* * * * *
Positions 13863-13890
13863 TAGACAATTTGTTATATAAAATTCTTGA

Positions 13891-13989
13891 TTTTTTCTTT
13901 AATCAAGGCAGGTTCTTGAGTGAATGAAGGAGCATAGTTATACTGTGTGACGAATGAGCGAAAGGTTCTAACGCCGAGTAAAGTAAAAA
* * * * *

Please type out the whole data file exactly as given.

Positions 13863-13890
13863 TAGACAATTTGTTATATAAAATTCTTGA

Positions 13891-13989
13891 TTTTTTCTTT
13901 AATCAAGGCAGGTTCTTGAGTGAATGAAGGAGCATAGTTATACTGTGTGACGAATGAGCGAAAGGTTCTAACGCCGAGTAAAGTAAAAA